We need more concessions from Britain, EU chiefs tell May

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We need more concessions from Britain, EU chiefs tell May
« on: October 09, 2017, 09:08:38 PM »
European Union negotiators have rejected Theresa May’s claim that “the ball is in their court” to make a major concession allowing Brexit transition and trade talks to begin this month.
As the fifth round of Brexit talks began in Brussels today, the European Commission dismissed Mrs May’s warning that it was now up to EU leaders to compromise.
“There is a clear sequencing to these talks and there has been so far no solution found on step one, which is the divorce proceedings,” the commission spokesman said. “So the ball is entirely in the UK court for the rest to happen.”
Speaking in parliament this afternoon, Mrs May called on the EU to match concessions that she offered last month in her Florence speech by opening transition talks.
This week’s round of Brexit negotiations is the last before European leaders meet at a summit on October 19 to decide whether to move on to “scoping” transition arrangements that British businesses are pressing the government for.

Downing Street insisted there had been a “constructive” response to Mrs May’s Florence speech, in which she promised to honour outstanding financial commitments and offered to continue paying in to the EU budget during a two-year transition after Brexit.
The prime minister’s official spokesman said: “The prime minister said after her speech in Florence that the intention was to create momentum. I think we have seen that momentum. The response from the EU and its leaders has been constructive.”
In her Commons statement, Mrs May told MPs she was “optimistic” that she would get a positive response from the remaining 27 member states and vowed to prove the “doomsayers” wrong.
“A new, deep and special partnership between a sovereign United Kingdom and a strong and successful European Union is our ambition and our offer to our European friends,” she said.
“Achieving that partnership will require leadership and flexibility, not just from us but from our friends, the 27 nations of the EU.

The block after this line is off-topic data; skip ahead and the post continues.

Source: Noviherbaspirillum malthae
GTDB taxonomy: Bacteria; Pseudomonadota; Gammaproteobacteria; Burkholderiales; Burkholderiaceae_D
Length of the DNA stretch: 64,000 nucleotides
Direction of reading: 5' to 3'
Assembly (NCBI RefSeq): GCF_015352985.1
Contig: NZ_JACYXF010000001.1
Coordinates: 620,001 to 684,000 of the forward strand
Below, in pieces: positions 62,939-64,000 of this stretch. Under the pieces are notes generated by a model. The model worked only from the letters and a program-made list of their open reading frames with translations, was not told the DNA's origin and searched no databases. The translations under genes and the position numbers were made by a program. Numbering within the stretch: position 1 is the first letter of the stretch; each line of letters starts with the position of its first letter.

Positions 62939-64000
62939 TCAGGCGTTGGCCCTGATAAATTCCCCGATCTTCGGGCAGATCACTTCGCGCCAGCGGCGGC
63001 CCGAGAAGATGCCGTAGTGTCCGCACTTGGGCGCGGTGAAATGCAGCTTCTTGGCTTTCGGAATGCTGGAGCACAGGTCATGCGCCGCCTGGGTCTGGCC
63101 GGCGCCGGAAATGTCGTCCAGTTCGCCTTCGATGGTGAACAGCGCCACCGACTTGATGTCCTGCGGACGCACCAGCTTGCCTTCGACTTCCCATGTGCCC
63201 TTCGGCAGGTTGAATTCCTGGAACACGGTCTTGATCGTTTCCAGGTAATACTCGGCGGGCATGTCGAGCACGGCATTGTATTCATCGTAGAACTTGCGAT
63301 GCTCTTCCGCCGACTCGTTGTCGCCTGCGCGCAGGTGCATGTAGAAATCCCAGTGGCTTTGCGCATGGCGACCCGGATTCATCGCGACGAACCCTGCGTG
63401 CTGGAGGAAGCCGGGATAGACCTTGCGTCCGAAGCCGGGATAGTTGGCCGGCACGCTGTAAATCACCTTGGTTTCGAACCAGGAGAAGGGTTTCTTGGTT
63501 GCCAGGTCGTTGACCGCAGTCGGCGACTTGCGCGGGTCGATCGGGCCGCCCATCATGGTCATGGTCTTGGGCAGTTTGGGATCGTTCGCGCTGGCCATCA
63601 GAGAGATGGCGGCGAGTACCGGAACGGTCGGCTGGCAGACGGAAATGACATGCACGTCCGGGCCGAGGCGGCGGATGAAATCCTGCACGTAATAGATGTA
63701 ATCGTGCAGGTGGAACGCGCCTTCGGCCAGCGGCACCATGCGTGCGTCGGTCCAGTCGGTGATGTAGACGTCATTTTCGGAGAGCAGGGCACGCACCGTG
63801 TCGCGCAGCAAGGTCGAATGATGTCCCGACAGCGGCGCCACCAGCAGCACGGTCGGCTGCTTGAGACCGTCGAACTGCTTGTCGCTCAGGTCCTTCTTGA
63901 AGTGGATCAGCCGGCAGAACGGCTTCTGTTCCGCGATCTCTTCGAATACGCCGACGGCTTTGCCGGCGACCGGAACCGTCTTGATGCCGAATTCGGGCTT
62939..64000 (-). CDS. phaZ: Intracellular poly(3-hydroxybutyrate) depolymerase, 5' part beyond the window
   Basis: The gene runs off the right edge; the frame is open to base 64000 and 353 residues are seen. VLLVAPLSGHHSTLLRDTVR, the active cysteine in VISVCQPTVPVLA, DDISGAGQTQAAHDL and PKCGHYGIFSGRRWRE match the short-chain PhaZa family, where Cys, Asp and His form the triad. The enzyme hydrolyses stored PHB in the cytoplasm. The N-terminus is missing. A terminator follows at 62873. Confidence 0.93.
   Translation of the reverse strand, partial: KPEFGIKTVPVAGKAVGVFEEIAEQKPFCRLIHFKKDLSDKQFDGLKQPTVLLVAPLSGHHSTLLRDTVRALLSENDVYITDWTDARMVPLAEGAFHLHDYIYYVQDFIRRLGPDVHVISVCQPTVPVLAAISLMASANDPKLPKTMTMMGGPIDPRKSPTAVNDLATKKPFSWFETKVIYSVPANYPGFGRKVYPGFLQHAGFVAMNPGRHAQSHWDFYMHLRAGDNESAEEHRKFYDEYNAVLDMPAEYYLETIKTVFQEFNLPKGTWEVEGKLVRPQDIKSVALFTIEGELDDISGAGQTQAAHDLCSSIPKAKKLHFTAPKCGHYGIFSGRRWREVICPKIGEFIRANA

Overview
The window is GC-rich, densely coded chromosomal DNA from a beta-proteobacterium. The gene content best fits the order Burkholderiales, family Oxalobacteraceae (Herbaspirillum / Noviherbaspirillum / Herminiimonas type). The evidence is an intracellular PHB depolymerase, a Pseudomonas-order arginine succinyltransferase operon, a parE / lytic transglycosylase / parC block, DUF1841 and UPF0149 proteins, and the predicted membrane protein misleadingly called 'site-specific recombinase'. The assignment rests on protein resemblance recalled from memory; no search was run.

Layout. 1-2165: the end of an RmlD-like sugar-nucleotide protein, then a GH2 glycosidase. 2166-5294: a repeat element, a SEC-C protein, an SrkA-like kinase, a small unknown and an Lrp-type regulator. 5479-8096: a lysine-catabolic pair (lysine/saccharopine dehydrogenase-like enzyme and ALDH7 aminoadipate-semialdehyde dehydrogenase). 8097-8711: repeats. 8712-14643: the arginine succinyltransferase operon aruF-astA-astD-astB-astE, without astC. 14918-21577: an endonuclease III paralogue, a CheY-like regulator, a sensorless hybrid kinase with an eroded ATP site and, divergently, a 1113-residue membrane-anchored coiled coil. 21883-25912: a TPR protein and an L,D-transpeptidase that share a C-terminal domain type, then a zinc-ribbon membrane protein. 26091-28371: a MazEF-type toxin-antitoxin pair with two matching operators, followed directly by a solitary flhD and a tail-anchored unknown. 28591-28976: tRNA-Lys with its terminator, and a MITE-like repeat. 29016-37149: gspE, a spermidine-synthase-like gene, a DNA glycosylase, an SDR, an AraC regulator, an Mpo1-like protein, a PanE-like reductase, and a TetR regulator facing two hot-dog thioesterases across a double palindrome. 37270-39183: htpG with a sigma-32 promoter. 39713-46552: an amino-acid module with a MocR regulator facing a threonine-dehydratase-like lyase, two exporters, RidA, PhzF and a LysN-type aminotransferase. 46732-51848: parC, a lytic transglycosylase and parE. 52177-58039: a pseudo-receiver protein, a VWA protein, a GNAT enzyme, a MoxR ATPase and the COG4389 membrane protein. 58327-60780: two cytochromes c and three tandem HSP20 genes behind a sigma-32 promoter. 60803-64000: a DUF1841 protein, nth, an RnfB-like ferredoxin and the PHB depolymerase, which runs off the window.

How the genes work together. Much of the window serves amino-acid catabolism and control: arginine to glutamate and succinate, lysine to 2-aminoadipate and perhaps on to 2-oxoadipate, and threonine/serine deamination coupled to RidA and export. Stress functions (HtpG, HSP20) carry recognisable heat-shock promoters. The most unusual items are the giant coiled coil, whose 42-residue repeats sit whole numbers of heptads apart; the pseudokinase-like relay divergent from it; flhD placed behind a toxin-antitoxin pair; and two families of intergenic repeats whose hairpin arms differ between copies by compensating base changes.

“And as we look forward to the next stage, the ball is in their court. But I am optimistic we will receive a positive response.
“Because what we are seeking is not just the best possible deal for us — but also the best possible deal for our European friends too.”
She will acknowledge that “progress will not always be smooth” but will seek to strike a positive note about the Brexit process.
“By approaching these negotiations in a constructive way — in a spirit of friendship and co-operation and with our sights firmly set on the future — I believe we can prove the doomsayers wrong,” she said.
“I believe we can seize the opportunities of this defining moment in the history of our nation.”
Earlier, Boris Johnson condemned his own supporters for briefing against his cabinet colleague Philip Hammond, insisting: “They do not speak for me.”
The foreign secretary said he was “fed up to the back teeth” with Tory MPs attacking Mr Hammond and the prime minister supposedly on his behalf.
His comments, to Tory MPs on a private WhatsApp group, came after one of his backers briefed a newspaper that Mr Johnson would “just say no” if Theresa May tried to move him.
Another said there was a “stench of death” around Downing Street.
In a message this morning to Conservative MPs Mr Johnson claimed he had no idea where the briefings came from and insisted they did not speak for him.
“I am frankly fed up to the back teeth with all this,” he said.
“I do not know who these people are. I do not know if they are really my friends and allies or if they represent some sinister band of imposters.
“I heartily disagree with the sense, tone and spirit of what they are quoted as saying. Whoever they are they do not speak for me.”
Mr Johnson’s remarks came as rightwing Tory MPs called for Mrs May to consider moving or sacking Mr Hammond in any reshuffle.
Several said that she could not move Mr Johnson without also moving the chancellor.
Speaking on the Radio Four Today programme Bernard Jenkin, declined to criticise Mr Hammond directly but said the Treasury had an “institutional mindset” when it came to Brexit.
The Tory Brexiteer and former director of Vote Leave said Mrs May would have wide support if she returned from this month’s EU summit saying the UK had “had enough” of talks.
“The prime minister should use the authority of her office to impose what she wants on the cabinet.”
Mrs May needed to ensure that the UK was ready for a hard Brexit if a good agreement could not be reached, he said. “She will be cheered to the echo if she were to say ‘Look, I’ve had enough of this, we are going to get ready to leave on 2019’,” he said.
“We are going to spend the money we need to be ready to leave in March 2019, but if the European Union wants to come back to the table and talk to us about what kind of relationship they want with us in the long term, then we are ready to talk’.”
Stephen Crabb, the former cabinet minister, warned Mrs May not to rush into any reshuffle and said sacking Mr Johnson would deprive her team of a “formidable player”.
Mr Crabb told BBC Radio 4’s Westminster Hour that reshuffles were “part and parcel of what party leaders do” but “she shouldn’t do it under external pressure, she should do it at a time of her choosing when the moment is right”.
He said Mr Johnson was “a pretty formidable player — you want all of your best players on the pitch at the same time, playing together as a team”.
Source--Sunday Times

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